RAD50 (was: Q: Why not (2^n)-bit?) 
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 RAD50 (was: Q: Why not (2^n)-bit?)


>>>This is a large step backward.

>>>Are the XML tags English words? (I don't know much of anything about it.) If
>>>so, shouldn't they follow the English rules for capitalization?

>>Not neccessarily. You can, if you are so inclined, go and write the tags
>>in Japanese using Kanji. Now make _that_ one case-insensitive. There are
>>enough languages with special monocase characters, i.e. there is no separate
>>lowercase _and_ uppercase version of the character (like the german sharp s).
>>You would end up needing several hundred KB of character case translation
>>tables for every XML application if you want to handle all the special cases
>>correctly. Very ugly. And don't forget chinese ...

>It's not that bad at all. Take a look in

> http://www.*-*-*.com/

>The file UnicodeData.txt contains all Unicode characters (except
>Chinese and other ideographs, which are in Unihan.txt). It contains
>info on one-to-one case mappings. The file SpecialCasing.txt contains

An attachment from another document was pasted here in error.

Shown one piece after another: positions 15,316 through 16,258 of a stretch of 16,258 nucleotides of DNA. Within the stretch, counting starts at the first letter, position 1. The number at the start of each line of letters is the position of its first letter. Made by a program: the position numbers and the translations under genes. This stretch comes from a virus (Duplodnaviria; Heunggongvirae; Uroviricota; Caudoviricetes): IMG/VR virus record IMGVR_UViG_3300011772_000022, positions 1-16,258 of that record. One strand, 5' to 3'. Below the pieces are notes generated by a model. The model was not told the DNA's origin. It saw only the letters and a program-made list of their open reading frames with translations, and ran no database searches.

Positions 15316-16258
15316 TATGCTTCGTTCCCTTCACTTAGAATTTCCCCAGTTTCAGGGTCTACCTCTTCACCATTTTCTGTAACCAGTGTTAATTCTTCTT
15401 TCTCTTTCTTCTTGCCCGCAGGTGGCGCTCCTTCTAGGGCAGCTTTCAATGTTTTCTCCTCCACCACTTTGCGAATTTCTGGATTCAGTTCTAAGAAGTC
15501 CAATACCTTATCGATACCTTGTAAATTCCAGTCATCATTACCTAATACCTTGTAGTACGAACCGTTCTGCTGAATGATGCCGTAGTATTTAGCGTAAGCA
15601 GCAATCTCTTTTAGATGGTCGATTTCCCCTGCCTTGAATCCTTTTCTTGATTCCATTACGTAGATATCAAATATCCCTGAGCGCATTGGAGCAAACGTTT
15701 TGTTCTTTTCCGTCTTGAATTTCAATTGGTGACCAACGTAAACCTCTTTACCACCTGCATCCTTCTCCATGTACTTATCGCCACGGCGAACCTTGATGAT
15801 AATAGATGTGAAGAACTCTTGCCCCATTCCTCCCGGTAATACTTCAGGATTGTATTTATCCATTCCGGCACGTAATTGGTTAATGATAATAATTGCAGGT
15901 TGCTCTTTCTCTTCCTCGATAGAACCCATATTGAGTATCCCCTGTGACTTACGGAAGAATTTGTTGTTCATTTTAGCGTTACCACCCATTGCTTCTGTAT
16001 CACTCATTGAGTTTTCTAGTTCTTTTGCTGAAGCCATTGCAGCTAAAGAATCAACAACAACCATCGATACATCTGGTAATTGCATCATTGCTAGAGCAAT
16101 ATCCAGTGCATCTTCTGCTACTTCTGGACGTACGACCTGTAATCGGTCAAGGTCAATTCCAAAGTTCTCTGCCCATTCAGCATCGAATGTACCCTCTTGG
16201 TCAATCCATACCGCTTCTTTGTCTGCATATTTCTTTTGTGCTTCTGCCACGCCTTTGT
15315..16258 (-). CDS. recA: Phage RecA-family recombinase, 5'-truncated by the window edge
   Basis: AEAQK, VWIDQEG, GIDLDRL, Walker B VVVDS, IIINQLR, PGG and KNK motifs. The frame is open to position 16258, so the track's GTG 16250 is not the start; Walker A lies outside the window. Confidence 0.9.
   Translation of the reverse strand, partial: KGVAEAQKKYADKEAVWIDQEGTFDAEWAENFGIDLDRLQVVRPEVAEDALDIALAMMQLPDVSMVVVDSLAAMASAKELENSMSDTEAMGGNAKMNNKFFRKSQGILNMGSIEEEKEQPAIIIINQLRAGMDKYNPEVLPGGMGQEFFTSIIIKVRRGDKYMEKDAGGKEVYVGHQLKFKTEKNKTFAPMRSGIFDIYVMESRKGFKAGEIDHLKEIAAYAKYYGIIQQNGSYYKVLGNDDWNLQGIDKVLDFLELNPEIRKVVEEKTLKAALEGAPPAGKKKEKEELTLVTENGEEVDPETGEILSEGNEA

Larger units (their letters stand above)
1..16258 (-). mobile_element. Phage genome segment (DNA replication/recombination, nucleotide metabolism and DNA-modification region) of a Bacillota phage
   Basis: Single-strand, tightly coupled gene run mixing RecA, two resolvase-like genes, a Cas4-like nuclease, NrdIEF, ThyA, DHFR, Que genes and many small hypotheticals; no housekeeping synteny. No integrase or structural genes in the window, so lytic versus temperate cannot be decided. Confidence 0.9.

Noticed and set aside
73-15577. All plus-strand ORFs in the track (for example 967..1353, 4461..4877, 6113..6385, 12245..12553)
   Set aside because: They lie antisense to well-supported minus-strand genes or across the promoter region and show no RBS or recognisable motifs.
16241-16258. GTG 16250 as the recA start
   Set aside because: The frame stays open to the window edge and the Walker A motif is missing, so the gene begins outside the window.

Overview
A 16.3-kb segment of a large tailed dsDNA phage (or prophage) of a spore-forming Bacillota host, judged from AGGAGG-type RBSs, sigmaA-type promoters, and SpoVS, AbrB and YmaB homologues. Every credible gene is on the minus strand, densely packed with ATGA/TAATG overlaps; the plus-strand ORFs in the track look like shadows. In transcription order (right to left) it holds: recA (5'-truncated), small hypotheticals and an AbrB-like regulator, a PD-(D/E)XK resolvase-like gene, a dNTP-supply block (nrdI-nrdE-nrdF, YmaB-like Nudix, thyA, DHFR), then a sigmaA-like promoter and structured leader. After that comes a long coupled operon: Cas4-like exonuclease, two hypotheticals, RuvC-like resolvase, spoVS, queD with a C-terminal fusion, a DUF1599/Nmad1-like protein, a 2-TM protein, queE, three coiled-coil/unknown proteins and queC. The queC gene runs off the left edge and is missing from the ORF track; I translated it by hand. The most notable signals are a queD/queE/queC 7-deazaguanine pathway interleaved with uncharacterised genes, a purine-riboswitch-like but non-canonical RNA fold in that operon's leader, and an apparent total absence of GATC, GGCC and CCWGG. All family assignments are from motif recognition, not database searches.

>But the real goodie is CaseFolding.txt. It defines, for every
>character that needs it, a mapping to one or more characters so that
>you can compare case-insensitively.

>Example: German es-zet "?", maps to "ss", Swedish "?" (O with two
>dots) maps to "?" (small o with two dots). The ligature "ffl" maps to
>"ffl" (three characters).

>The file is in plain text, one character per line, and some comments.
>The file is 821 lines. Not bad.

>BTW, I entirely agree with Jay Maynard. There are limits to how much
>we should adjust to machines. Consider a Unix system. I don't have a
>problem with having commands and options case-sensitive but I really
>would like filenames case-insensitive. But anyone who has used a Unix
>command line for a while know how people name their files: relatively
>short, with a few dots in them, no funny characters such spaces - and
>all-lowercase. Surely I should be able to have a file name Bengt
>without it being a hassle?

>I was very pleasantly surprised by the above Unicode files. It was a
>lot easier than I thought.

>The right way to do it is to write a C-program to translate the file
>into a C-program for a case-insensitive compare. Define a function say

The right way todoit is to write a locale definition for
character set utf8, category LC_COLLATE then you can use the
standard functions setlocale() and strcoll()/strxfrm() or

>Ideographic alphabets don't have case. The only ones that have are
>Latin, Cyrillic, Greek, and Armenian. I thought Hebrew had, but
>apparently not.

[pdp11 groups trimmed, c.l.c.m added]
Thanks. Take care, Brian Inglis         Calgary, Alberta, Canada

                                use address above to reply

Fri, 25 Apr 2003 03:00:00 GMT  
 [ 1 post ] 

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